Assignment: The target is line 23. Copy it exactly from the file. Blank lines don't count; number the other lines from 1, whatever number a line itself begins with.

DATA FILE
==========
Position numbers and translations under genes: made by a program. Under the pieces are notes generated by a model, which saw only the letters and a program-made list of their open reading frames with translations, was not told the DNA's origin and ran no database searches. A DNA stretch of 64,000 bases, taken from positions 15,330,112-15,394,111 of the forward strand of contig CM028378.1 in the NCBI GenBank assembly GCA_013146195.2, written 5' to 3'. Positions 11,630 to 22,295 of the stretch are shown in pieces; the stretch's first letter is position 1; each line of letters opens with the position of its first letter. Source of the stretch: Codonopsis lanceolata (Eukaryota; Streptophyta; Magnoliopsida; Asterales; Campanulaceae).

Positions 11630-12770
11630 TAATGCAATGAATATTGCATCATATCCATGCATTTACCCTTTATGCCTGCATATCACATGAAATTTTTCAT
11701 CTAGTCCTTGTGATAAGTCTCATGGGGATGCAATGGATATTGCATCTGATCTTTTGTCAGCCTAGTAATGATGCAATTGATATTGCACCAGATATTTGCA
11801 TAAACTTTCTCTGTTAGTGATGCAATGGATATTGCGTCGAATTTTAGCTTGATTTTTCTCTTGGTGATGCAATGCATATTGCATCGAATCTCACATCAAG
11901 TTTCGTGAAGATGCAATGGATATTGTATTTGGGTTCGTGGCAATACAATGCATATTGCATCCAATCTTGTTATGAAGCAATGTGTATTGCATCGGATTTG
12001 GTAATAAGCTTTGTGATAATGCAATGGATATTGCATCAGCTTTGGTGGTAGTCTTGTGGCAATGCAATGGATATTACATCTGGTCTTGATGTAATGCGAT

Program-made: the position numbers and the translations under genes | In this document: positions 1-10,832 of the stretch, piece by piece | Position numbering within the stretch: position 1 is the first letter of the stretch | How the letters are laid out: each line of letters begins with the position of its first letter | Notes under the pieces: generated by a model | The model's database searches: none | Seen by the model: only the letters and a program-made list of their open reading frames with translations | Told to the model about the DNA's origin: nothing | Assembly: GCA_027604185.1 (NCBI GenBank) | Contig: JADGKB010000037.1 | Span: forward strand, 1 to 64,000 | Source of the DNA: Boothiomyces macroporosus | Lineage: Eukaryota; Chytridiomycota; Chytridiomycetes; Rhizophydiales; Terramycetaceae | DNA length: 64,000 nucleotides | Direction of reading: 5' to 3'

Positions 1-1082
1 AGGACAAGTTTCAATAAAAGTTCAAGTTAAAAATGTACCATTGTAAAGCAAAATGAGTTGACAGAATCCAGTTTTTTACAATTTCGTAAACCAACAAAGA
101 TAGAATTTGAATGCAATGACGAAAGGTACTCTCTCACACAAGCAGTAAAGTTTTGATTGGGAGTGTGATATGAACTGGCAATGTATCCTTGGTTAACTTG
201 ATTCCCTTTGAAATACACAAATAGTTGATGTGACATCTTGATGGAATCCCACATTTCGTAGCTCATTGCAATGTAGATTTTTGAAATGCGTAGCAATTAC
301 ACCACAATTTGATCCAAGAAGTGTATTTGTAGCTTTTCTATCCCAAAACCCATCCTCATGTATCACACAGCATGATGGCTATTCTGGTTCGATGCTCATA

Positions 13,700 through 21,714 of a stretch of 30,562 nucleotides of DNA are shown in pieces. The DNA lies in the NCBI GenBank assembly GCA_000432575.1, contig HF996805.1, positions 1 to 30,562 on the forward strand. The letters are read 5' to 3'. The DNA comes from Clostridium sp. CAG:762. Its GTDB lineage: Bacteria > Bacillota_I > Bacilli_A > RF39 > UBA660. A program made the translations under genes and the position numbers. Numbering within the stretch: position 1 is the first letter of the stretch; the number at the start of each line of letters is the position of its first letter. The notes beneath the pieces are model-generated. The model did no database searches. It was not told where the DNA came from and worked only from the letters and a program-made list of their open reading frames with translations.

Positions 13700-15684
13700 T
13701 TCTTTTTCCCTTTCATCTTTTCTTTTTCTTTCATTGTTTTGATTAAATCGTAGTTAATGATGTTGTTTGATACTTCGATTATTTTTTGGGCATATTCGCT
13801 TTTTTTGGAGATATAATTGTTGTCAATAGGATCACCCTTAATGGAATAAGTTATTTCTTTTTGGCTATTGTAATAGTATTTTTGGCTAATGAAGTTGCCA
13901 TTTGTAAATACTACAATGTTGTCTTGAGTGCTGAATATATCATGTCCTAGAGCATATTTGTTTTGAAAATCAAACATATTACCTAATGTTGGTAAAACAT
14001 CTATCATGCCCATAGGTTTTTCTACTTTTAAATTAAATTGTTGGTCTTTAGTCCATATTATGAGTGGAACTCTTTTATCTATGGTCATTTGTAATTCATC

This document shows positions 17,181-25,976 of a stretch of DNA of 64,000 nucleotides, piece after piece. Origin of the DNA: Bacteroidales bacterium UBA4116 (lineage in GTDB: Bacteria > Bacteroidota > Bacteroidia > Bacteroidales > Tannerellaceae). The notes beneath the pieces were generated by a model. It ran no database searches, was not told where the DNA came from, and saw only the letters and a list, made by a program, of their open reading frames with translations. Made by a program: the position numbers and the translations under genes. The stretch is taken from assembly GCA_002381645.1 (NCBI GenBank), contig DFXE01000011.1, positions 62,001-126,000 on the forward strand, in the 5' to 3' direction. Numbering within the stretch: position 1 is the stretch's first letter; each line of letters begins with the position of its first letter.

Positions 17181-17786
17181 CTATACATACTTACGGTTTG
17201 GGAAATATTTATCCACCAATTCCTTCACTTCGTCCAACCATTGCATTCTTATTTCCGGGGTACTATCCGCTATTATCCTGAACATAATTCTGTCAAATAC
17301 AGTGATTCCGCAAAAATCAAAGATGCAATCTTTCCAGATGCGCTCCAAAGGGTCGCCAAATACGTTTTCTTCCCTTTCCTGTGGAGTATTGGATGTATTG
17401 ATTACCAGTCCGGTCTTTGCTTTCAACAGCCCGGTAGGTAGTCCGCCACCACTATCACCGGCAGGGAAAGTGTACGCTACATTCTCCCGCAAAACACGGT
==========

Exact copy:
17181 CTATACATACTTACGGTTTG